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131, March 2009 Latest update 9 2014f August 2014, at 4.39 am
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Women vs. Occupation in Pomegranates and Myrrh
By Najwa Najjar

One of the first questions at any Q&A in festivals abroad is “How difficult is it to be a woman filmmaker in the Arab World?”

The question will ultimately arise in an internationally male dominated field with very grim expectations and views of women filmmakers in a part of the world they perceive as a strict patriarchy with subordinate women. Although the names in Palestinian cinema have been historically linked to male filmmakers, the roles that both Khadijeh Habashneh and Mai Masri played in creating new women role models, and launching films by women to the world, can not be overlooked.

Today women account for half, if not more, the number of film and documentary directors, making scenes of women in the streets directing a crew or actors a common sight in the country.

Despite the large number of women directors, the number of women (and men) in the country in other cinematic technical positions remains limited. Still a relatively new field with only one or two feature films (if that many) a year, crewmembers have not had the opportunity to have several experiences on a film set. Filmmakers like Michel Khleifi, Elia Suleiman, and Hany Abu Assad were pioneers in employing Palestinians to work and gain experience on their sets.

When we started pulling our crew together for the filming of “Pomegranates and Myrrh” (Al Mor wa al Rumman) we wanted not only to have a majority Palestinian crew but to have it divided 50/50 male/female. Our intention was not only bringing in Palestinians from around the country and abroad, crossing all lines of division, but also similarly bringing in men and women to work together.

Our 35 local crew included women with mixed experiences on a film set - some with none or little, others with more, but all whose sheer dedication and efforts helped make the film happen. Reem Shilleh (continuity), Dema Abdel Hadi (wardrobe dresser), Lina Bukari (2nd AD), Shurouq Harb (set photographer), Itidal Abdel Ghani (production coordinator) and Nariman Musleh (production manager) are just a few.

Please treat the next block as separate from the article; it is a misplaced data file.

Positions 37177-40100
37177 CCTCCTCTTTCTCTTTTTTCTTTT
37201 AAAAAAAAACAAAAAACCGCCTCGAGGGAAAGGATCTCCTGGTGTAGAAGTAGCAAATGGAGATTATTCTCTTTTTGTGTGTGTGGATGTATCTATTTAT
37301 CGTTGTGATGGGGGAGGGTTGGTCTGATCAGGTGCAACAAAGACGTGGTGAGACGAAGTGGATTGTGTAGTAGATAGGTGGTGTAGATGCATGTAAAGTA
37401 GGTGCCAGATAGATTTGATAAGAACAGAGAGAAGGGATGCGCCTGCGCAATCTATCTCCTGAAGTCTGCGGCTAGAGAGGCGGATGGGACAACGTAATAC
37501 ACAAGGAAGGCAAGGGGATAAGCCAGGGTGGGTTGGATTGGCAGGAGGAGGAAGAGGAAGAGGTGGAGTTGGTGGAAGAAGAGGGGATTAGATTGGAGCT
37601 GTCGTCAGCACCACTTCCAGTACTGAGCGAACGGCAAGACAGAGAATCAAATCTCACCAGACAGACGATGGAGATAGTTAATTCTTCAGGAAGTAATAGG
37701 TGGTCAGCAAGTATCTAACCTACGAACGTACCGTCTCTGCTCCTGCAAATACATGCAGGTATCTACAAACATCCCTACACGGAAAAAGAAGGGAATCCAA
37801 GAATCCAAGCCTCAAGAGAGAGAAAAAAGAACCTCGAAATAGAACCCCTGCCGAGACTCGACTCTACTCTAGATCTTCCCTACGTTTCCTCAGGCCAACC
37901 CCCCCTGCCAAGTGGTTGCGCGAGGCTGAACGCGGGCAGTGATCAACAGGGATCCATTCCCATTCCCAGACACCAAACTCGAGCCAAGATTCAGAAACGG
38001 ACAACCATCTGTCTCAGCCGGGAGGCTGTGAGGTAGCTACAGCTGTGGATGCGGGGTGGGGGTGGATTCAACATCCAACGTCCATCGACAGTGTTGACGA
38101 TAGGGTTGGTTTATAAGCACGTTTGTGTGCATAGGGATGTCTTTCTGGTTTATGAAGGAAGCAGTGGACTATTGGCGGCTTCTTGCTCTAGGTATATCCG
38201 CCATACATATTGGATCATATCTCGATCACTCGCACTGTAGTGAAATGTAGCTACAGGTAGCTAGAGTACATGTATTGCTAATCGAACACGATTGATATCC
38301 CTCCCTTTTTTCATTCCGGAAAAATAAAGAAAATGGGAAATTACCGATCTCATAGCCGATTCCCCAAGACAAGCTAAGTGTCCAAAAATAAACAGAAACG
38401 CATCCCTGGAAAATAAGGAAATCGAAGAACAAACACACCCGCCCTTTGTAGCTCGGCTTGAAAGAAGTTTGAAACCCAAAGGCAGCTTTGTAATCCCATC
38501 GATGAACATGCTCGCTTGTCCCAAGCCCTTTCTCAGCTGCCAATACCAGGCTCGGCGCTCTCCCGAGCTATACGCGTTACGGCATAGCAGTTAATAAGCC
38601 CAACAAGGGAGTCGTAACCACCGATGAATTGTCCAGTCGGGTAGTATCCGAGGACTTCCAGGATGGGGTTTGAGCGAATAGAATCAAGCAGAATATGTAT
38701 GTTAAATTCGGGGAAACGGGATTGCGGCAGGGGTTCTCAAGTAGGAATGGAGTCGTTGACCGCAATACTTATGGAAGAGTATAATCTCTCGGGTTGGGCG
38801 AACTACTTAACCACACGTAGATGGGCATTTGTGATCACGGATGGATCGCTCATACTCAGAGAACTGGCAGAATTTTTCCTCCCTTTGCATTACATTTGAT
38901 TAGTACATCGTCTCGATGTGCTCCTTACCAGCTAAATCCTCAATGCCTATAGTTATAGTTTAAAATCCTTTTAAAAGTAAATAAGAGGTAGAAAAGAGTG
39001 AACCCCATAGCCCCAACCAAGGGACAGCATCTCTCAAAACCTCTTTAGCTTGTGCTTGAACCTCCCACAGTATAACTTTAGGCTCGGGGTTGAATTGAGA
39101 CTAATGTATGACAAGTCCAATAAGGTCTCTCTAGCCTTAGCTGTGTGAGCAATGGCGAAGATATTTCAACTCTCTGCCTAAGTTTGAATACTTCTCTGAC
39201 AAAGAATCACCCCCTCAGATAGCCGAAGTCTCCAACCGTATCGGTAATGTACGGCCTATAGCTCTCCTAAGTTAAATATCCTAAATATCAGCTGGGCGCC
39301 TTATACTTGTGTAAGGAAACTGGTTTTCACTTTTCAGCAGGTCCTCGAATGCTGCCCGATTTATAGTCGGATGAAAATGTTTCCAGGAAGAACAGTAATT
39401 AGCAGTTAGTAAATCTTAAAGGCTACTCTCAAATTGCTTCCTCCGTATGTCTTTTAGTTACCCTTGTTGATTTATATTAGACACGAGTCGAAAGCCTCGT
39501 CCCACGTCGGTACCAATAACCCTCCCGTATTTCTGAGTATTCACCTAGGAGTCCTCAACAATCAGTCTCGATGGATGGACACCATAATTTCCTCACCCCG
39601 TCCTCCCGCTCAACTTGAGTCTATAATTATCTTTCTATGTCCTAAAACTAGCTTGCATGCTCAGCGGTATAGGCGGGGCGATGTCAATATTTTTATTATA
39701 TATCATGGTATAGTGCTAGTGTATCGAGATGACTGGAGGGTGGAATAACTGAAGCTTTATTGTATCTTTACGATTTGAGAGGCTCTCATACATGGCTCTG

We looked abroad for those positions not available in the country. We ended up having the heads of departments filled by women: Italian Director of Photography, Valentina Caniglia,; and Feature Film editors, Bettina Bohler from Germany and Sotira Kyriacou from Cyprus, both of whom added a different angle to the storytelling. As did the music composition, which was a joint collaboration, between the renowned film singer Mychael Danna and Indian-Canadian composer Amritha Fernandes-Bakshi.

Having such a mixed crew working together on a Palestinian film was important in reflecting the crew and cast working on the film, and the people supporting the film, and in telling what we hoped would be a universal story of the heroine: a dancer, who searches for freedom after becoming the wife of a prisoner.

However, this did create some problems in one of the villages in which we were filming. We were accused of making a “pornographic” film with the villagers objecting to men and women, local and foreign, working together, but the heads and elders of the village refused all accusations, and insisted on supporting the film “to set a good example for their children”.

This incident was one of the highlights of the production. It was an indication of the effect and influence of film, and the country’s support for film’s contribution in presenting a space of freedom and on insistence on life continuing in as normal way as possible in increasing conservative times.

Pomegranates and Myrrh is a story about women and men, families, a society … living under occupation. Ordinary people trying to live ordinary lives under extraordinary circumstances.

With an A list of actors and actresses, we all worked together like the families in the film. International stars such as, Hiam Abbass,and Ali Suleiman (Paradise Now); Caramel’s Yasmine Al Massri; Ashraf Farah, and other well known names such Yussef Abu Warda; Samia Qazmoz Bakri; Lotuf Neusser; Wardeh Dukwar; Walid Abdel Salam; Valantina Abu Oqsa; Manal Award; Iman Aoun and Lea Tsemel, a well known Israeli human rights lawyer, were tremendous in bringing the passion and intensity to their roles, and bring the story to life.

At the end we were all coming together to make a film, neither as women nor as men, Middle Eastern, European nor North American, but simply to tell one Palestinian story in the most honest way possible.

So the answer to the above question is usually: Making a film is challenging in it’s own right, but still definitely much more challenging as a filmmaker under occupation, than a woman filmmaker in the Arab World.

Writer/Director Najwa Najjar has worked in both documentary and fiction. Her previous works include several award-winning films including Yasmine Tughani,  Naim and Wadee’a, Quintessence of Oblivion, Blue Gold, A Boy Called Mohammad, and They Came from the East which were shown at film festivals worldwide (Dubai, Berlin, Cannes, Lucerne, Hampton and the European Academy Awards). Her latest work Pomegranates and Myrrh, a 95-minute feature film, opened the Arab World Gala at the Dubai International Film Festival, and travelled festivals including Sundance, Rotterdam and Gothenburg. Pomegranates and Myrrh will be opening at the Ramallah Cultural Palace on March 6, 2009.

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